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Re: vCard - Old vs. New?

From: Dan Brickley <danbri@danbri.org>
Date: Fri, 08 May 2009 13:03:01 +0200
Message-ID: <4A041165.8010108@danbri.org>
To: Damian Steer <pldms@mac.com>
CC: Mark Birbeck <mark.birbeck@webbackplane.com>, semantic-web at W3C <semantic-web@w3c.org>, Thomas Baker <tbaker@tbaker.de>
On 8/5/09 12:45, Damian Steer wrote:
>
> On 7 May 2009, at 20:40, Mark Birbeck wrote:
>
>> I've used the term 'argot' to describe a collection of terms for a
>> particular purpose. They don't necessarily all belong to the same
>> vocabulary, but by grouping them together, it makes it easier for
>> people to get a handle on the terms that they might use in a
>> particular context.
>
> By the sounds of it this is much the same as an 'Application Profile'
> [1] in the DC community. I tried using OWL (+ closed world reasoning) to
> express them, which sounds similar. Your term has the virtue of brevity,
> and I may steal it :-)

	Bruce Sterling defines argot as

	"the deliberately hermetic language of a small knowledge clique... a 
super-specialized geek cult language that has no traction in the real 
world." --http://en.wikipedia.org/wiki/Argot

Sounds about right! ;)

Re OWL/SPARQL and integrity checks, see also 
http://clarkparsia.com/weblog/2009/02/11/integrity-constraints-for-owl/ 
and 
http://clarkparsia.com/weblog/2009/05/07/owl-integrity-constraints-serql-and-new-sparql/ 
plus the old schemarama stuff that built on query languages, 
http://ilrt.org/discovery/2001/02/schemarama/ and (seemingly offline) 
http://isegserv.itd.rl.ac.uk/schemarama/how.html

Once upon a time, some of us had an EU project proposal that included 
the creation of a "recipies" directory, linking instance examples, 
SPARQL queries and practical use cases. The EU reviewers in their 
infinite wisdom sent the taxpayer's euros elsewhere, but I still have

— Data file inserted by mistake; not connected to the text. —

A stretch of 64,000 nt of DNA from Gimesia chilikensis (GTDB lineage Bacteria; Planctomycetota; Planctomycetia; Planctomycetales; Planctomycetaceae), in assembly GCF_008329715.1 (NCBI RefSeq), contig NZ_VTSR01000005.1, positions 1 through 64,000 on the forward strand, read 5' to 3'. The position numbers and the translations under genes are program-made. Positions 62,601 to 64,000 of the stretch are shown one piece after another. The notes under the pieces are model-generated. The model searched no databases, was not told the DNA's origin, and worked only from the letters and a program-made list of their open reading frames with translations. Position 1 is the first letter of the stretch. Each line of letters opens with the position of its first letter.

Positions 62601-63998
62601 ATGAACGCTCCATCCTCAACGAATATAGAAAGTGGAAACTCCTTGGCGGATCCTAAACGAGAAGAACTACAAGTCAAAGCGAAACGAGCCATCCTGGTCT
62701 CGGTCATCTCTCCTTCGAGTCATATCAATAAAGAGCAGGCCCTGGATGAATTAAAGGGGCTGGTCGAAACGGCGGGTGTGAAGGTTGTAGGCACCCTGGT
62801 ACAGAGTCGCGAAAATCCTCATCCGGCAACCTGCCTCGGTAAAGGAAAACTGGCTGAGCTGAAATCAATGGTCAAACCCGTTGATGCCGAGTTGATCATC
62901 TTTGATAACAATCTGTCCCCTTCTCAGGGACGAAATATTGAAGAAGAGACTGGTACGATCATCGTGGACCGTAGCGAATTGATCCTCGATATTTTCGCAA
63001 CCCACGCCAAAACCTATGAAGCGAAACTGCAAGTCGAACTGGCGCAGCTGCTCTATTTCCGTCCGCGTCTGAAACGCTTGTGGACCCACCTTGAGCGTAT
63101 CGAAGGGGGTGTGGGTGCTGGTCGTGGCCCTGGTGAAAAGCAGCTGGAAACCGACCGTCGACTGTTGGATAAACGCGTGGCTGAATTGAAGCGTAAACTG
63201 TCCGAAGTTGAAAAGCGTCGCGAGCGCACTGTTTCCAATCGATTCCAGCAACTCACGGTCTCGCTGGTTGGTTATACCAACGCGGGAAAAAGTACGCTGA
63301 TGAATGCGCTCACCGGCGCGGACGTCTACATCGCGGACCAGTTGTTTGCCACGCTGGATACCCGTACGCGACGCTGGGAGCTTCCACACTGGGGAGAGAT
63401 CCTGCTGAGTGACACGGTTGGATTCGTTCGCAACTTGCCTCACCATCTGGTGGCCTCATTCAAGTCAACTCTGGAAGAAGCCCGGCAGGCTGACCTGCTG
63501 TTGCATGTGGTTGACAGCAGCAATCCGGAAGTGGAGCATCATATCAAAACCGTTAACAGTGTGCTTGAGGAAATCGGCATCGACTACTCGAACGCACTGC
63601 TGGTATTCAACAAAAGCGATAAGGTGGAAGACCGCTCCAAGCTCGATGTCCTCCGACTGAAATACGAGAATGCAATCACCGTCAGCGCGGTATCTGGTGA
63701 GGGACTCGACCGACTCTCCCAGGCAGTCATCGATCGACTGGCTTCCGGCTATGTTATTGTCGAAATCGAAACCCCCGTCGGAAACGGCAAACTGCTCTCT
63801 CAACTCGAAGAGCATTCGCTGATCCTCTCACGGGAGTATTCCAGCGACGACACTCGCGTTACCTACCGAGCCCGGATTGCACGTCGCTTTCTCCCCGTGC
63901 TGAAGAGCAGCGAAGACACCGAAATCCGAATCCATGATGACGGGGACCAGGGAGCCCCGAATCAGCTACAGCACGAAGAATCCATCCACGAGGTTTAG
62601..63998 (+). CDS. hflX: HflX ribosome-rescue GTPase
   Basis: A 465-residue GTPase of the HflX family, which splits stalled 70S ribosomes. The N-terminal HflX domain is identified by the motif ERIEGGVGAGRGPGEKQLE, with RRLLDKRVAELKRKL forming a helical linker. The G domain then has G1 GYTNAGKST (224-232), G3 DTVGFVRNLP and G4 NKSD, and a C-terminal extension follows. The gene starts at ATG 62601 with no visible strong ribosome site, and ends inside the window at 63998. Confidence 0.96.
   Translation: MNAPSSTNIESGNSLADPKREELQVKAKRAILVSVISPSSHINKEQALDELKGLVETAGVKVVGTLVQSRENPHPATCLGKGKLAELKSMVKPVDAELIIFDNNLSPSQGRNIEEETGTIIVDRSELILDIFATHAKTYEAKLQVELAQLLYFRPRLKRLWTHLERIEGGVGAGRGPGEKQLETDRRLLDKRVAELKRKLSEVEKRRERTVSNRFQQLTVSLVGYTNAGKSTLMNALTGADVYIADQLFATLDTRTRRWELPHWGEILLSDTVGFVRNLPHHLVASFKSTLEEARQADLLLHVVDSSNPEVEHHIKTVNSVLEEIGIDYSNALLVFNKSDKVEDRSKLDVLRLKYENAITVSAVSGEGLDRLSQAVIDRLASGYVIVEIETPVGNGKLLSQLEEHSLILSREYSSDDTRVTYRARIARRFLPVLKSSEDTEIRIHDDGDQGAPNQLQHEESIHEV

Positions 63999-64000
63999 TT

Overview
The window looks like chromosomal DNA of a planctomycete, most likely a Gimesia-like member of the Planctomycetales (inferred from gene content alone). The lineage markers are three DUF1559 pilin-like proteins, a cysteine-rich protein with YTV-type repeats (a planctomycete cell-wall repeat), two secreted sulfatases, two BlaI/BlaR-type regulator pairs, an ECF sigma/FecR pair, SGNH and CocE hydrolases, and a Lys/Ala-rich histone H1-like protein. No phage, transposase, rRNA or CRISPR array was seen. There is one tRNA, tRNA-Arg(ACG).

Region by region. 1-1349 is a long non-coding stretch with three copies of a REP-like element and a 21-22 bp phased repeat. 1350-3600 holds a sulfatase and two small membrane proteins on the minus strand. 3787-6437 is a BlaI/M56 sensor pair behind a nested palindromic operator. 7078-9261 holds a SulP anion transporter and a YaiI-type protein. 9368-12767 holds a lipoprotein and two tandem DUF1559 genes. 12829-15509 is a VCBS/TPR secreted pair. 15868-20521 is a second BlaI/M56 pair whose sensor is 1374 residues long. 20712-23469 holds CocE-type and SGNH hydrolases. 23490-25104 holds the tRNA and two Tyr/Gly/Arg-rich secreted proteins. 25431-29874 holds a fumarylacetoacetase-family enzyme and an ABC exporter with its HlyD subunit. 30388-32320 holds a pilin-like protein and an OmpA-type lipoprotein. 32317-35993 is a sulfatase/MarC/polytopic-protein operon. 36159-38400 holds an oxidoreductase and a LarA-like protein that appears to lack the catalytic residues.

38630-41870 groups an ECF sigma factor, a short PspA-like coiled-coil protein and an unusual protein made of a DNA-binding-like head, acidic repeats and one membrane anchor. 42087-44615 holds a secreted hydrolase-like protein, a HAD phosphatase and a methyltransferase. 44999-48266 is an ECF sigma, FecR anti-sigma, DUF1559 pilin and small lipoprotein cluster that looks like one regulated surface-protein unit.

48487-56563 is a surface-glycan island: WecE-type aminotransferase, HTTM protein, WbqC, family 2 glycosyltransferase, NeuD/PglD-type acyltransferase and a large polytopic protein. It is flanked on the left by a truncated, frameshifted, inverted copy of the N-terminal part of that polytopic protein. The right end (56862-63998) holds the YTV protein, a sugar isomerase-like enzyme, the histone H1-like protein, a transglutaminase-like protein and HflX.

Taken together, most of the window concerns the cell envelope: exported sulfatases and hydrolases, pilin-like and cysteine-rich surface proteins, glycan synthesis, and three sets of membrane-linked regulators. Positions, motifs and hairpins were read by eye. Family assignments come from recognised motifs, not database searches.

fondness for the idea.

Re DCMI (and cc:'ing Tom Baker) it's certainly true that the Dublin Core 
effort in recent years has emphasised the combination of independently 
maintained vocabularies, rather than trying to address all needs through 
directly extending DC.

* BTW if you hurry you can get a paper into the next DC conference, 
which closes today: http://www.dublincore.org/ *

I encourage folk interested in this topic to take a look at the drafts 
on the Dublin Core site:

     * Description Set Profiles: A constraint language for Dublin Core 
Application Profiles.
     * A MoinMoin Wiki Syntax for Description Set Profiles.
     * Guidelines for Dublin Core Application Profiles.

all linked from http://www.dublincore.org/documents/  but here are the 
links to save a click:
http://www.dublincore.org/documents/2008/03/31/dc-dsp/
http://www.dublincore.org/documents/2008/10/06/dsp-wiki-syntax/
http://www.dublincore.org/documents/2008/11/03/profile-guidelines/

Also re argot, see also Tom's papers re DC as a pidgin language,
http://www.dlib.org/dlib/october00/baker/10baker.html
http://www.dl.slis.tsukuba.ac.jp/ISDL97/proceedings/thomas/thomas.html

"Either way, real pidgins are living languages that continually evolve 
through use in public speech and the mass media. If pidgin metadata is 
not to be constrained too tightly by its own rules from evolving 
naturally, it will need a mechanism that supports such collective, 
ongoing negotiation." (this was back in 1997!)

Maybe some combination of wikis and sparql could provide such a mechanism?

cheers,

Dan


> [1] <http://en.wikipedia.org/wiki/Application_profile>
>
>
Received on Friday, 8 May 2009 11:03:45 GMT

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